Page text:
These Seas Count!
written by Alison Formento; illustrated by Sarah Snow
2013 (Albert Whitman)
Source: Review copy provided by the publisher
Mr. Tate’s class is visiting Sunnyside Beach on Beach Clean-Up Day. A local sailor, Captain Ned, tries to take care of the ocean, but he is going to need the help of the class. The beach is littered with a variety of trash. He explains that the sea is sad. His words met with skepticism by the class, Captain Ned encourages them to listen to the sea. What they hear is a counting of ten different animals who call this habitat home. For example, students hear from three marlins and four sea horses. After hearing from ten bottle nose dolphins, Captain Ned leads the class to think about why pollution is bad is bad for the ocean and for humans. The food chain is interrupted when pollution destroys phytoplankton. This means less food for fish that feed on this producer. Crabs and starfish are just some of the animals that have to fight against the tide of man-made trash that invades their home. Besides providing food for bigger living things, phytoplankton is also a producer of oxygen. Less phytoplankton, less clean air. Captain Ned’s lesson prompts Mr. Tate’s class to count the bags of garbage that they collect.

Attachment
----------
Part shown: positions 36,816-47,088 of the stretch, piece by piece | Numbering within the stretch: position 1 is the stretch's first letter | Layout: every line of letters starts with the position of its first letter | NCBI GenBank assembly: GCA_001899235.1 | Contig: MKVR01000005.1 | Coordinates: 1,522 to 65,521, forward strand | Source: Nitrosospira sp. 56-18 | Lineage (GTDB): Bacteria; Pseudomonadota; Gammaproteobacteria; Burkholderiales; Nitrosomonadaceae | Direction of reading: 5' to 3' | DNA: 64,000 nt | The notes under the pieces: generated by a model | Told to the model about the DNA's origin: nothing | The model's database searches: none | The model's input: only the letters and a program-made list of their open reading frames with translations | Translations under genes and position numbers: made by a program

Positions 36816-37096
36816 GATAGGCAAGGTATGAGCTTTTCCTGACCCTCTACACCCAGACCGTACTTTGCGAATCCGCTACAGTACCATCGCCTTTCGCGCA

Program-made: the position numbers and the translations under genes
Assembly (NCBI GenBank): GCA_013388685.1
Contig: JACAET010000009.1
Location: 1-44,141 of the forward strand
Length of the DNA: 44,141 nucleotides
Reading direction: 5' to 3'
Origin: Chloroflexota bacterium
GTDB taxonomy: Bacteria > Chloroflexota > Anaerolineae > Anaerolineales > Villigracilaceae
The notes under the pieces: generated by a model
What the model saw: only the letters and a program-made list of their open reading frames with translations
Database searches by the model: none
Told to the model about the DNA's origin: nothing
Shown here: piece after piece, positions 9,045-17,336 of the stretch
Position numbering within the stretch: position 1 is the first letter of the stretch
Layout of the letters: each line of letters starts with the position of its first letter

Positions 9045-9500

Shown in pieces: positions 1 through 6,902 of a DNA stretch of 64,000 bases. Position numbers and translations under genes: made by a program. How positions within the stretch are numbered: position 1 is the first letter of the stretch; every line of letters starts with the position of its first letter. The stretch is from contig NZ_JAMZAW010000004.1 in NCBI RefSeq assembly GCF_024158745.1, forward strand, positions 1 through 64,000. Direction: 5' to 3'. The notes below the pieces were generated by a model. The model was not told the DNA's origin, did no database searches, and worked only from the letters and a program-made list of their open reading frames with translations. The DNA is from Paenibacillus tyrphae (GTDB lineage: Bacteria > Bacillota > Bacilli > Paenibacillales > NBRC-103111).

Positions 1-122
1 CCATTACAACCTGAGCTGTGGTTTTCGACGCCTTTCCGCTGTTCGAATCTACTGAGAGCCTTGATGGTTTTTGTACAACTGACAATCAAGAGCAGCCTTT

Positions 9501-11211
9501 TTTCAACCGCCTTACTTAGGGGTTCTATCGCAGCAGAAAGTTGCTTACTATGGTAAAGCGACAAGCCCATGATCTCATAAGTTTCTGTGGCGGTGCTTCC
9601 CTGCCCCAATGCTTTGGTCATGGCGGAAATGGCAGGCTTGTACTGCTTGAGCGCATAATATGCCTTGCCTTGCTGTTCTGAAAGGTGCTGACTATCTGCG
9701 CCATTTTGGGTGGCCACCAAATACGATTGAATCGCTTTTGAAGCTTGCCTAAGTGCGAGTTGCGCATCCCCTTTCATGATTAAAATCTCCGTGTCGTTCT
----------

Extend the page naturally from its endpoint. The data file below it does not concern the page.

These Seas Count! is more than a counting book. It’s a tale of why our seas are important and why they are worth saving. Preschool and kindergarten students who would be interested in a counting book also have a basic understanding of why pollution is bad for the environment. More than likely they can’t pronounce phytoplankton, but they will understand why plants that provide food and oxygen need to be helped. With attractive collage illustrations, These Seas Count! would be a good addition to an environmental unit. Find this book for reading as part of your upcoming Earth Day celebration as well.
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